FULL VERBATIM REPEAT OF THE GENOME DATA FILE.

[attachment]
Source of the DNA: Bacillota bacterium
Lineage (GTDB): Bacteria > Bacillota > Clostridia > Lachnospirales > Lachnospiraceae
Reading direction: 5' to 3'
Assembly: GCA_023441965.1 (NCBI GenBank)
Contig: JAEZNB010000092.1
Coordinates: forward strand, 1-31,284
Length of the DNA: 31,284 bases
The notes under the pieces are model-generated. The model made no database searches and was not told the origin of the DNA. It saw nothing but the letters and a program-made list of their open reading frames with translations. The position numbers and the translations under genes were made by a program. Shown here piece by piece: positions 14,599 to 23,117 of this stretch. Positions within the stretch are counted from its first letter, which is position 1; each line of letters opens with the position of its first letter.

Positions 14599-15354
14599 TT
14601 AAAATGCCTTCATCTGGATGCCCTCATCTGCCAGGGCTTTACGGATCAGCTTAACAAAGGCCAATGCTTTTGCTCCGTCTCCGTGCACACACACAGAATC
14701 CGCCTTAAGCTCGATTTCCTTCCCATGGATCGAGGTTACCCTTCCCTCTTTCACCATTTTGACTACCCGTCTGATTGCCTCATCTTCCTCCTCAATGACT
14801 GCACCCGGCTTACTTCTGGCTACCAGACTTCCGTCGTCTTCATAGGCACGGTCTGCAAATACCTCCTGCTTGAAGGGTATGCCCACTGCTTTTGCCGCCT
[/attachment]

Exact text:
Source of the DNA: Bacillota bacterium
Lineage (GTDB): Bacteria > Bacillota > Clostridia > Lachnospirales > Lachnospiraceae
Reading direction: 5' to 3'
Assembly: GCA_023441965.1 (NCBI GenBank)
Contig: JAEZNB010000092.1
Coordinates: forward strand, 1-31,284
Length of the DNA: 31,284 bases
The notes under the pieces are model-generated. The model made no database searches and was not told the origin of the DNA. It saw nothing but the letters and a program-made list of their open reading frames with translations. The position numbers and the translations under genes were made by a program. Shown here piece by piece: positions 14,599 to 23,117 of this stretch. Positions within the stretch are counted from its first letter, which is position 1; each line of letters opens with the position of its first letter.

Positions 14599-15354
14599 TT
14601 AAAATGCCTTCATCTGGATGCCCTCATCTGCCAGGGCTTTACGGATCAGCTTAACAAAGGCCAATGCTTTTGCTCCGTCTCCGTGCACACACACAGAATC
14701 CGCCTTAAGCTCGATTTCCTTCCCATGGATCGAGGTTACCCTTCCCTCTTTCACCATTTTGACTACCCGTCTGATTGCCTCATCTTCCTCCTCAATGACT
14801 GCACCCGGCTTACTTCTGGCTACCAGACTTCCGTCGTCTTCATAGGCACGGTCTGCAAATACCTCCTGCTTGAAGGGTATGCCCACTGCTTTTGCCGCCT